set of plastic action is highly localized, there exists during
yielding regions of both elastically and plastically deformed
metal.
Work-strengthening is caused by plastic deformation.
So
21
long as both plastic and elastic regions are present, the be­
havior of the metal under plastic action is obscured. The
rate of work-strengthening is the rate of increase of only
that stress required to cause further plastic action in metal
which has already been plastically deformed.
If the steel is
sufficiently cold-worked before testing, the upper yield point
disappears, and the stress-strain curve is like OYLM with sub­
stantial plastic action occurring at stresses below A.
Contractor and Thompson (19) in reporting investigation
of the damping capacity of steel stated that damping is
present at stresses as low as 200 psi and that very likely it
is present at zero stress. (This means that hysteresis occurs
even at low so-called elastic stress.) They agreed with the
previous findings that plastic deformation increases damping
capacity and that the specimen must be held firmly in the
grips or energy loss occurs there giving unduly high damping
capacities.
They found that, in general, damping capacity
increases with load.
Hatfield et al. (20a, p. 273) defined damping as "the
operation of influences which by resisting the motion and ab­
sorbing energy from the system, restrict and tend to stop the
vibration."
Solid friction or damping is not of a viscous
nature, i.e. it is not proportional to velocity, but is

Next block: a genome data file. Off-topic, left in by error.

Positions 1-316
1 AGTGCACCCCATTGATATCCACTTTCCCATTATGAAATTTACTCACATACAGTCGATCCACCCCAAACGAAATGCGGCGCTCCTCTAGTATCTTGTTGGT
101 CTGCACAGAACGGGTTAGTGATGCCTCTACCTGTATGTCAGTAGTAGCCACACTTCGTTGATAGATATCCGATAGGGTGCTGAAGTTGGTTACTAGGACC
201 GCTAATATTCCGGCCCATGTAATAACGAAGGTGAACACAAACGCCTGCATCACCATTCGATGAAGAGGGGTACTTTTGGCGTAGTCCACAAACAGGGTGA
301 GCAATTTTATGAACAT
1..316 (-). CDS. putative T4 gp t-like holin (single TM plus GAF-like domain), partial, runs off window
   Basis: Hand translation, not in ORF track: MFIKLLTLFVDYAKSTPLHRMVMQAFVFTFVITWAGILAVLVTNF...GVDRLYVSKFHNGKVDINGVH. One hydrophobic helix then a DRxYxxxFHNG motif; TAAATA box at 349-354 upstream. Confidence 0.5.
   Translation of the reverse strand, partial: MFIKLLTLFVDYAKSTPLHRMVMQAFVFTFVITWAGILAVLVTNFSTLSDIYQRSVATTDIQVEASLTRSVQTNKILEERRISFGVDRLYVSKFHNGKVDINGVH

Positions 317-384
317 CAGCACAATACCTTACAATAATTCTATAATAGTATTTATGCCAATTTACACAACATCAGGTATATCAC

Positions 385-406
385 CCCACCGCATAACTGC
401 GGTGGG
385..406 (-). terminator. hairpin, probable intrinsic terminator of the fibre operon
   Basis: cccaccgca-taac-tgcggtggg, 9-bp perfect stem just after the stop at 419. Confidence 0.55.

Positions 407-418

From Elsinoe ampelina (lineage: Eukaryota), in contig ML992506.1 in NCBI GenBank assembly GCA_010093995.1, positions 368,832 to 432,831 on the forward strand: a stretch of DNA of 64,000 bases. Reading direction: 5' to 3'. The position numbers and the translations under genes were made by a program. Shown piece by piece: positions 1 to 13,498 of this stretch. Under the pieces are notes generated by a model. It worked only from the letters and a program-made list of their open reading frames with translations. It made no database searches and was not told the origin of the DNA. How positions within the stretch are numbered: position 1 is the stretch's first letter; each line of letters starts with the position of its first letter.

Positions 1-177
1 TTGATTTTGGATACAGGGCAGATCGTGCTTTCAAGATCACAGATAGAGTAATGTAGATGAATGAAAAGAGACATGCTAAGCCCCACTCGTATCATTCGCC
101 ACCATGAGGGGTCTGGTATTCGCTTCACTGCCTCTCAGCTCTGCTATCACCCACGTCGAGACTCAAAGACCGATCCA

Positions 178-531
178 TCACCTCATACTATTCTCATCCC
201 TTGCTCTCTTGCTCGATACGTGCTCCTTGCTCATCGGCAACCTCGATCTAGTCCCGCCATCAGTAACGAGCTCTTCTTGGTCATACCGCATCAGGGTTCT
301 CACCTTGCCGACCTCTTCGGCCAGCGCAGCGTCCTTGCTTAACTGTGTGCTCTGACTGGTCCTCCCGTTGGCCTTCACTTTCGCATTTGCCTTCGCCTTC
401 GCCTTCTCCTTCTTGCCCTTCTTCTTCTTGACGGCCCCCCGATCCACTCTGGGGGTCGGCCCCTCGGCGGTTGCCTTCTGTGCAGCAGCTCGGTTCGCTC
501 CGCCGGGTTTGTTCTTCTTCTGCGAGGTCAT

"nearly independent of speed" except at extreme speeds.
Their
view was that solid damping is due to "imperfections in the
22
elastic properties" of the materials.
In a number of tests on
various materials, including mild steel, they found that damp­
ing increases with load within the usual elastic range—no
data beyond the proportional limit is reported--and that the
reaction of damping to temperature changes varies with the
metal.
Mild steel increases in damping up to 100 C, then re­
cedes to 300 C, after which it again increases.
Between 460 C
and 500 C a relatively abrupt increase in damping occurs in
mild steel, e.g. from 3.45 to 5.60 percent per cycle.
Slight
differences in heat treatment which produce significant
changes in mechanical properties also cause significant
changes in damping capacity.
These three investigators found
austenitic steels give relatively low values of damping, mild
steels give intermediate values, and some stainless steels
give very high values.
They also stated that attempts to
relate damping characteristics with proportional limit values
have shown poor correlation.
Their work was performed with a
modification of the torsional damping recorder manufactured
by the Cambridge Instrument Company.
Low and Garofalo (20b) considered the proposed analytical
expression,
6" =
K<^n, relating true stress to true strain in
the plastic region.
In this expression
is the load divided
by the instantaneous area, K and n are material constants, and
& is true unit strain.
If (fQ is the nominal stress, and 6
is the nominal strain, then û" = (fQ (1 + € ); however, in the
23
true strain, S- ln(l + ex ), £x is the plastic unit strain
€x - € -
only which is obtained from
the difference between
. They stated that
e and 6' is usually not significant
for e greater than 5 percent.
Their tests on seven different
steels and two aluminums indicated that the proposed expres­
sion is generally valid, the only exception in their tests
having been austenitic steel.
They believed a phase change in
the austenitic steel occurred during the test and caused a
deviation from the prediction.
They also noted that the rela­
tion is not valid in the immediate region of discontinuous
yielding for mild steel which shows a marked yield point, but